source: Sony Entertainment

 by Maya Girimaji, managing editor

I’ve been a fan of Tom Holland’s since I saw him in the drama-disaster film The Impossible. And I’ve been a fan of Marvel for as long as I can remember. So when I found out that Tom Holland would be the new Spider-Man (the new Spider-Man that would be joining the MCU, which inevitably means he’ll team up with the Avengers) I freaked.

In Sony’s second reboot of the Spidey films, Peter Parker is a 15 year old boy who is struggling to balance his life as a high schooler and a superhero. Just like today’s teenagers are growing up with Taylor Swift, Emma Watson, and Ryan Gosling, the teens in Spider Man Homecoming are growing up watching The Avengers. And Peter struggles with keeping his identity a secret because he must choose between not endangering and worrying Aunt May and becoming the most popular guy in school. He has just returned from his mission with Iron Man and desperately wants to be an Avenger. More than just “your friendly neighborhood Spider-Man” Because of this, he gets caught up in an underground business run by the Vulture.

Homecoming delivers something fresh, something that we’ve never seen Marvel do before. Instead of a superhero who already knows how to lash out in full combat mode, we watch Peter literally getting into the swing of things. He’s not used to flying around the city, so we see him stumble and fall many times. This version of Spider-Man focuses on showing the daily struggles of being a high schooler while also trying to save the city. Several moments throughout the movie, it actually feels like his high school struggles carry more weight than the crime-fighting. Because at the end of the day, Spider-Man is Peter Parker, the boy who lives with his Aunt, the boy who lost his uncle, the fifteen year old that is struggling to fit in and just wants to give back and do good in this world. The emphasis on his life as a teen makes this movie relatable. He pines after Liz Allen, quits his school’s academic decathlon team and worries about the upcoming school dance. His best friend, Ned, speaks for the audience when he fanboys over Spider-Man. All of which serve as a reminder that he hasn’t gotten the hang of this superhero thing yet, which brings us to the fight scenes.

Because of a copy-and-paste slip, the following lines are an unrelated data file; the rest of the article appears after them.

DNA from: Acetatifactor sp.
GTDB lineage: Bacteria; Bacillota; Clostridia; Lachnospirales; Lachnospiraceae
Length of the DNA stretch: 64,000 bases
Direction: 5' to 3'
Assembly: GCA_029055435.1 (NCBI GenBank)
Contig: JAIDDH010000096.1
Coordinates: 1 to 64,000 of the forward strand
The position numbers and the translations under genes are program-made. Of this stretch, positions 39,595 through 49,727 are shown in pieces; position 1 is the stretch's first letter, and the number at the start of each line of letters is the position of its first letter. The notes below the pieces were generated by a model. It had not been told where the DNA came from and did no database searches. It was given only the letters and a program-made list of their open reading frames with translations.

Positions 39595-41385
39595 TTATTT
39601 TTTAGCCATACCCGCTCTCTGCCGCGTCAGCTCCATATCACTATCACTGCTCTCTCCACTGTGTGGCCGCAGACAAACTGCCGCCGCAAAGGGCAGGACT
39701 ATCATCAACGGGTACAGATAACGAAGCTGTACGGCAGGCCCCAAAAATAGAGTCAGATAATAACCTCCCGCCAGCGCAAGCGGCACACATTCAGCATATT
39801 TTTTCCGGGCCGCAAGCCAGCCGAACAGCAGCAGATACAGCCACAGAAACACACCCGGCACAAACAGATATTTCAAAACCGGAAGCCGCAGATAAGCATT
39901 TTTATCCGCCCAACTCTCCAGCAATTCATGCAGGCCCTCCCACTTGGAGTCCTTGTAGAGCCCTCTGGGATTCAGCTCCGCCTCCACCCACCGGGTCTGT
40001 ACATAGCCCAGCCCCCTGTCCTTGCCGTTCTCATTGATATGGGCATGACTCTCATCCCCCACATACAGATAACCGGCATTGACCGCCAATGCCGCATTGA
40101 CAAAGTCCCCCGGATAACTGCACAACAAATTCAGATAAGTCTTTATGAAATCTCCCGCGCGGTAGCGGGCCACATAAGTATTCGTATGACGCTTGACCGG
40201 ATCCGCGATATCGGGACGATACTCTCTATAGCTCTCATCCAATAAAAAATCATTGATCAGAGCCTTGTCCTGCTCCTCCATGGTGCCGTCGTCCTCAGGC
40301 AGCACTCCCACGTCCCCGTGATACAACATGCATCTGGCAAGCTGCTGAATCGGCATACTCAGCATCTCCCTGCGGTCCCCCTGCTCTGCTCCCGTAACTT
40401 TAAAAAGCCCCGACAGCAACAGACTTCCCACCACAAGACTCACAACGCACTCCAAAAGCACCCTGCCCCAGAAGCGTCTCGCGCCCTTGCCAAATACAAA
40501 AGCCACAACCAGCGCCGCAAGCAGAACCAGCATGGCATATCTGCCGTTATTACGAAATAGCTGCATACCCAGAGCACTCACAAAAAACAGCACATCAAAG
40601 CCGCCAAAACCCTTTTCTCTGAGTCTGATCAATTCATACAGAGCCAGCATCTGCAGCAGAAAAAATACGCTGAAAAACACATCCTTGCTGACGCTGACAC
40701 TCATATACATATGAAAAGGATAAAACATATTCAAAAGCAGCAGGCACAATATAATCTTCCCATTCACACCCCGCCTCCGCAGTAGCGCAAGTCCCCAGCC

The fight scenes were quick and to the point, never dragged out. Peter Parker is very obviously over-powered when he fights the Vulture and his accomplices. The Vulture is an interesting opponent who is tired of the rich and powerful pushing him around but still deeply human by wanting to provide for his family. Michael Keaton’s Vulture is a sinister, deadly threat and, in my opinion, one of the best villains in the MCU. His role as the villain also helps the audience focus more on the face behind the Spider-Man mask. Iron Man also has this effect by being Spider-Man’s mentor. There’s a clear father-son relationship between the two. And, because of this, the old saying “great power comes with great responsibility” really shines through when Peter Parker hacks his suit to use it to its full potential and the repercussions lead to Tony Stark taking the suit from Peter.

Overall, Homecoming is one of Marvel’s best films. From picking the perfect cast to alluding towards the comics (cough cough MJ), Marvel has yet again exceeded my expectations. It was hilarious, intriguing and powerful. Homecoming was so good that it received a standing ovation after the credits in the theater the night I saw it. I definitely want to see it again so if you want to laugh, cry and root for Spidey with me, hit me up.